Then if these do not belong to God and never did, how do we explain their ability to perform miracles? Can those who do not have the Spirit actually cast out demons and perform miraculous healings and spectacular signs and wonders? There are two possible explanations for the ability of the ungodly to perform such acts. One is that some miracles are done by the power of Satan and his demonic host. We know that Satan is very crafty. Could there be times when Satan “stages” an exorcism in which an unbeliever commands a demon to leave, and the demon pretends to comply, for the purpose of creating fear in onlookers and causing them to trust in herbs, incantations, talismans, holy water, and relics, rather than in God? Could it be that the doomed men in Matthew 7 had been convinced, in their own minds, that they were serving Christ based on the (satanically orchestrated) “successes”? that the demon they thought they had authority over were only playing a game with them? that they considered themselves demon slayers, when all the while they were nothing more than demons’ dupes? Not all miracles come from God, and not all who perform miracles in the name of Jesus are truly His. The Lord calls the men in Matthew 7 “evildoers” because the miracles they performed had evil as their source, and they had been too blind to see it. Jesus warns us to be on guard against deception as the end times draw near (Matthew 24:24).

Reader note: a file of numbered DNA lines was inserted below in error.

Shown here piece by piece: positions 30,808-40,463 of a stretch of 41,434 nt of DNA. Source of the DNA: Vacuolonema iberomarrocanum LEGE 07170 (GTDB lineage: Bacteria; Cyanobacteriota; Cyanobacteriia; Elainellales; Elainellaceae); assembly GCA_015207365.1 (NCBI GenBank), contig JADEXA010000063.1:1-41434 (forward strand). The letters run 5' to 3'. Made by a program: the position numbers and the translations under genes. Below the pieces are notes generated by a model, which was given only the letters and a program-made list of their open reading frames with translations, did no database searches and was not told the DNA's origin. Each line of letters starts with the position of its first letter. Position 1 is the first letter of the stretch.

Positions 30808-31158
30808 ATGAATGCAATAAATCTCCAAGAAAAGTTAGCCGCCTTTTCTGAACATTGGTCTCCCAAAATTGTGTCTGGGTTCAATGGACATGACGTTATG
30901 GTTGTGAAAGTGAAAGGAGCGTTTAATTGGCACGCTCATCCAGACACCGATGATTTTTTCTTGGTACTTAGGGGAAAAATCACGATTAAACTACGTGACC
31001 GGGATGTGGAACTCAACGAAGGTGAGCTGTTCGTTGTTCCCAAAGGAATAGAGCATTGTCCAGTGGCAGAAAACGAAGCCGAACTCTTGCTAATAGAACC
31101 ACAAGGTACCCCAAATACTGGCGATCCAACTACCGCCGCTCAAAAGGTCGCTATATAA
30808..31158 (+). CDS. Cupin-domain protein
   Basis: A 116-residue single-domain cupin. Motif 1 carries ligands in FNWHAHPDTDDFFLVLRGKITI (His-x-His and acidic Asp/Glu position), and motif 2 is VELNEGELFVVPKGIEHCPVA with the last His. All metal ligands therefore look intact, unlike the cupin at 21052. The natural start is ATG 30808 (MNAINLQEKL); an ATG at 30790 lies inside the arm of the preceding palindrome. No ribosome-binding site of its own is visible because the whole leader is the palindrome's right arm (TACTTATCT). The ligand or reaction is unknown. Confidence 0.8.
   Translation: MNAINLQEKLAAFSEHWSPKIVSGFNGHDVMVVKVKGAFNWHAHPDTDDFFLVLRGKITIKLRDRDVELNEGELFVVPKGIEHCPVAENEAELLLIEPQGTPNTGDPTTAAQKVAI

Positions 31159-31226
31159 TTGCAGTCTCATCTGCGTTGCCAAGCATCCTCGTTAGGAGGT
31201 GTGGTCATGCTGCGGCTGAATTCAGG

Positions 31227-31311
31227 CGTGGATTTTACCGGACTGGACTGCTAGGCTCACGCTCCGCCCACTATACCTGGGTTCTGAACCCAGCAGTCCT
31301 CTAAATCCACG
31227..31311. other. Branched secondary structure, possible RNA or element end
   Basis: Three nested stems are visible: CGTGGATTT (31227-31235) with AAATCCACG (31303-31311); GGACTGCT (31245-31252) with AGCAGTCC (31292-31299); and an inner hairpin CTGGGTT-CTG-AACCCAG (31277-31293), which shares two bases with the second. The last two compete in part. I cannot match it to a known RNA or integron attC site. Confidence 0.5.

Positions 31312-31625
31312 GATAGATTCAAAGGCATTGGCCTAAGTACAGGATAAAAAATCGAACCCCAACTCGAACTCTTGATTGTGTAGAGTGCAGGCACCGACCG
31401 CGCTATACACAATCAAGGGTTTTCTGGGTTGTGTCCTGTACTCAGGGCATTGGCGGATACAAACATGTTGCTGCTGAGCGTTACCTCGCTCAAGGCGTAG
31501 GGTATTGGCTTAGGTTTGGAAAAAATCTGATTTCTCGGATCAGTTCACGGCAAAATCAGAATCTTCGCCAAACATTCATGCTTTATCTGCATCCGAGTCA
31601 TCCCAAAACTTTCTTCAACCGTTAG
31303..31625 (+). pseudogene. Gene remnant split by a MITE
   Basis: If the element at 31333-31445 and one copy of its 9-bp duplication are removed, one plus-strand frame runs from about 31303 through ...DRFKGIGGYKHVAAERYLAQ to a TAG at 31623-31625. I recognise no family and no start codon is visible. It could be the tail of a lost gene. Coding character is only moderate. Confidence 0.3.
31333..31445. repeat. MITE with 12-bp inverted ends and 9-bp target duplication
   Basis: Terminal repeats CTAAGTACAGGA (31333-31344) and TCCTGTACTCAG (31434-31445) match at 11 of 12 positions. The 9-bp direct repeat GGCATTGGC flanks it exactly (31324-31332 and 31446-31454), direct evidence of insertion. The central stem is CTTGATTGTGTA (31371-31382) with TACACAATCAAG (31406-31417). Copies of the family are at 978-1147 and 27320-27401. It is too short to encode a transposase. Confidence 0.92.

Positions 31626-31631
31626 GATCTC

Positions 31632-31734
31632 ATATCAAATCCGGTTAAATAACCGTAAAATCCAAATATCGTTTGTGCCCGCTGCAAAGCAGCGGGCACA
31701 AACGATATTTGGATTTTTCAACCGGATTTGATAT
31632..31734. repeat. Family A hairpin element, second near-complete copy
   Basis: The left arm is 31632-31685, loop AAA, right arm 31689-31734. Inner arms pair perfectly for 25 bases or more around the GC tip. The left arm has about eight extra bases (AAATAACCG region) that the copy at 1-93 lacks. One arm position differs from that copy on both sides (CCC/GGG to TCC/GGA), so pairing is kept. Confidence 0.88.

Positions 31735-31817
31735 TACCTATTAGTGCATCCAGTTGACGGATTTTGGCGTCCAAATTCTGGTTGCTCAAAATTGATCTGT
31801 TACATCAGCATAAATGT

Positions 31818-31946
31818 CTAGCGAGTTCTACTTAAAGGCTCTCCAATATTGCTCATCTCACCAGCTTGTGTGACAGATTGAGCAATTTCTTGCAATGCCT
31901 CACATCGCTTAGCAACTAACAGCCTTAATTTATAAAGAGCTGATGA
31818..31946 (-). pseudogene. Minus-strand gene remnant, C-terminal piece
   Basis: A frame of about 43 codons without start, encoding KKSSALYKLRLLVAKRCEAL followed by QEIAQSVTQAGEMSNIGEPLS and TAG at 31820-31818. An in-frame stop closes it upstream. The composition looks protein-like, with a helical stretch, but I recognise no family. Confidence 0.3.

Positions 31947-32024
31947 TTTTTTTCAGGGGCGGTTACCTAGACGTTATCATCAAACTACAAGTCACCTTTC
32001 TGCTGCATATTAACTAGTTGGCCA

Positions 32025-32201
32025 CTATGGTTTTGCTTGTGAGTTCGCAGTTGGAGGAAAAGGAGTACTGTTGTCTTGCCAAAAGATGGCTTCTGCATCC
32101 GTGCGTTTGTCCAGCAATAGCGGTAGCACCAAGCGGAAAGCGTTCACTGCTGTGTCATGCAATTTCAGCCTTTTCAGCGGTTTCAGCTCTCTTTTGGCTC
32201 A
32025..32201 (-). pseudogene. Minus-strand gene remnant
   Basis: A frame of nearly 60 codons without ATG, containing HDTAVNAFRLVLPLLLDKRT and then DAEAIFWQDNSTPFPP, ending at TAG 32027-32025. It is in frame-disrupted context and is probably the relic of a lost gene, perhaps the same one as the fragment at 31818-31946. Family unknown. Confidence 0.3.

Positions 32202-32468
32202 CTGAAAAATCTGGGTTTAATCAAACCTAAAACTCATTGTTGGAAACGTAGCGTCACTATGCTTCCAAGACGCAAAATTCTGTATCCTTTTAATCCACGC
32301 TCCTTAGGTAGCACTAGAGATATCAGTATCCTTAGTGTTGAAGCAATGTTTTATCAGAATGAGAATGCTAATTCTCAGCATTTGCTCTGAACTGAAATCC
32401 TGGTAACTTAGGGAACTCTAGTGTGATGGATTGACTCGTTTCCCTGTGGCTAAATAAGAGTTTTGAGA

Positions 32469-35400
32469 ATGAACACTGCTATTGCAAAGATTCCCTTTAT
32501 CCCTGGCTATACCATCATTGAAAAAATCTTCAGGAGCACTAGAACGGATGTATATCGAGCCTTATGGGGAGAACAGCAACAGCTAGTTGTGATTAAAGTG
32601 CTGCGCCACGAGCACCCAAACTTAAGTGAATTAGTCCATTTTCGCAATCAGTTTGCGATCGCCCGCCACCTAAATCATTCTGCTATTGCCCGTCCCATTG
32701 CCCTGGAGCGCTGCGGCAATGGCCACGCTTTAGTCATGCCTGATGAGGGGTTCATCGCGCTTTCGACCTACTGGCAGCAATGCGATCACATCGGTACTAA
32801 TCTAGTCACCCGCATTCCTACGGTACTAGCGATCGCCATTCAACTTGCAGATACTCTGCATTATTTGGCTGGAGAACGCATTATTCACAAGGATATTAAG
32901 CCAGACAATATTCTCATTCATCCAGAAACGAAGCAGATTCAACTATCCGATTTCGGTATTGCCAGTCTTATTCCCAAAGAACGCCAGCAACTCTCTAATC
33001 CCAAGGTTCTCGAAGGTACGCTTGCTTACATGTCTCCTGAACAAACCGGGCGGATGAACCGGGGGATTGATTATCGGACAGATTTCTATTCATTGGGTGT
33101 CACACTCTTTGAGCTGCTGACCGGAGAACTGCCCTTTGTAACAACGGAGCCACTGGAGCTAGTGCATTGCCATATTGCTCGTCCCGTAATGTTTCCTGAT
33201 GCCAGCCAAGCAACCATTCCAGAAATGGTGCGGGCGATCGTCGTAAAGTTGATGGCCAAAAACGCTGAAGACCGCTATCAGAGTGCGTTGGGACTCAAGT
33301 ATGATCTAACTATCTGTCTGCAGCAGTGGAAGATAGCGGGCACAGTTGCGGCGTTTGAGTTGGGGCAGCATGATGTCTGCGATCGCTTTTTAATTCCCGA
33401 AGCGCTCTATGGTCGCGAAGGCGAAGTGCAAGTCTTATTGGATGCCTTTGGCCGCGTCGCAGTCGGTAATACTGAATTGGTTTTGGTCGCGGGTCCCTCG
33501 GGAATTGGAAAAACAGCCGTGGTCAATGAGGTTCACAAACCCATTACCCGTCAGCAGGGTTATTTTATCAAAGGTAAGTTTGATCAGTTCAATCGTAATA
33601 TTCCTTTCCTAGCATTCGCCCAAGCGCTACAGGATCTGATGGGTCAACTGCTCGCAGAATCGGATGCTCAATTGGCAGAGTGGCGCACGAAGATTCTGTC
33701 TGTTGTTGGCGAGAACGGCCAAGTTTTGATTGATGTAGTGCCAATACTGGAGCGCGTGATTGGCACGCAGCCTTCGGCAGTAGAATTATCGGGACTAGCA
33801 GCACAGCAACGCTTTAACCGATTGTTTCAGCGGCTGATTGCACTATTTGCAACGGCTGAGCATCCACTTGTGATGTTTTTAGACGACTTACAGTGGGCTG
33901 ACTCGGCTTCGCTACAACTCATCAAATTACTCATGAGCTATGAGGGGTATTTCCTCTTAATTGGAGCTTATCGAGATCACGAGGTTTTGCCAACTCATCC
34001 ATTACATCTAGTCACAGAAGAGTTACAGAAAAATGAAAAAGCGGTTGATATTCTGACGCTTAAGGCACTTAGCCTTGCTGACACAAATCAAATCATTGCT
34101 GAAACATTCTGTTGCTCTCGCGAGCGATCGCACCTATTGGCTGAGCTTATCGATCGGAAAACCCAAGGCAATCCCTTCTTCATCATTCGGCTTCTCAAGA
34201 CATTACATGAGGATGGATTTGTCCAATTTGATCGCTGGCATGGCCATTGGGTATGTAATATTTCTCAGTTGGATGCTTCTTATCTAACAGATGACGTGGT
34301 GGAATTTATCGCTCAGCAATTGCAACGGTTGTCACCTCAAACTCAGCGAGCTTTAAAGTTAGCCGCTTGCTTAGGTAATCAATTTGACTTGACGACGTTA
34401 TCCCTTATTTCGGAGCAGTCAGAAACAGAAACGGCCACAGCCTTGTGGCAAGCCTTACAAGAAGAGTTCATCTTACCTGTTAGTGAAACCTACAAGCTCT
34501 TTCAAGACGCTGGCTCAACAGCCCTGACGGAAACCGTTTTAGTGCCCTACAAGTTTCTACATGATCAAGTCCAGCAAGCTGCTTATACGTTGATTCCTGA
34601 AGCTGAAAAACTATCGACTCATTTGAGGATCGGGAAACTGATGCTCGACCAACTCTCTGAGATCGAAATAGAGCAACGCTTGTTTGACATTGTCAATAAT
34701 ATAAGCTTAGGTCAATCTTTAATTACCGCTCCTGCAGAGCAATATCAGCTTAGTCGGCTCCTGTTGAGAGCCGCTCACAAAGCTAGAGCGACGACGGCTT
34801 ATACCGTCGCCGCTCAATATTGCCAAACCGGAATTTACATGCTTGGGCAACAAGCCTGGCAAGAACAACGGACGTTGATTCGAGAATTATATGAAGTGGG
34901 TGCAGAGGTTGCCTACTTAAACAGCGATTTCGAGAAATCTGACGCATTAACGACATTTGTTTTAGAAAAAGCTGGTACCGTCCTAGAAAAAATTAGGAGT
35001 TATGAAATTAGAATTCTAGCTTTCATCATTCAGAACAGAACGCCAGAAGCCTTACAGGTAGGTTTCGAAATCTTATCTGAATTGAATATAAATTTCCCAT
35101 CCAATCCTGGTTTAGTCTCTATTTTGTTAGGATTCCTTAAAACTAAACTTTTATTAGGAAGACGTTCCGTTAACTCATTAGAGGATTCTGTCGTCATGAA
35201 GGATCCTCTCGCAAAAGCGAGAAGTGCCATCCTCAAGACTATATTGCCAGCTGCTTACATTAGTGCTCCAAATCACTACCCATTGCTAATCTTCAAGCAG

Second, it’s possible that God, in His sovereign will and for His purposes, will empower unbelievers to perform miraculous deeds. An example is Judas Iscariot who, along with the other disciples, preached the gospel and we assume healed the sick and performed other miracles. There is nothing to indicate that Judas didn’t have the same power as the other eleven, although he was never a true disciple of Christ. He was a deceiver and the “son of perdition” (John 17:12). If Judas did perform miracles, it was only because God saw fit to use him for His own glory, despite the condition of Judas’s heart.

Jesus goes on to describe those who will be able to call upon His name on the day of judgment. It will be those who hear His words and put them into practice, the same ones referred to in verse 21 as those who obediently do the will of the Father in heaven. True believers are the good trees that produce good fruit (Galatians 5:22-23), the true sheep who look to Christ, depend on Him, commit themselves to Him, trust in Him, and believe on Him for righteousness, salvation, and eternal life. These are the ones who will enter into the kingdom of heaven.

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Questions about Salvation

Does Matthew 7:21-23 mean that believers can lose salvation?
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This page last updated: January 4, 2022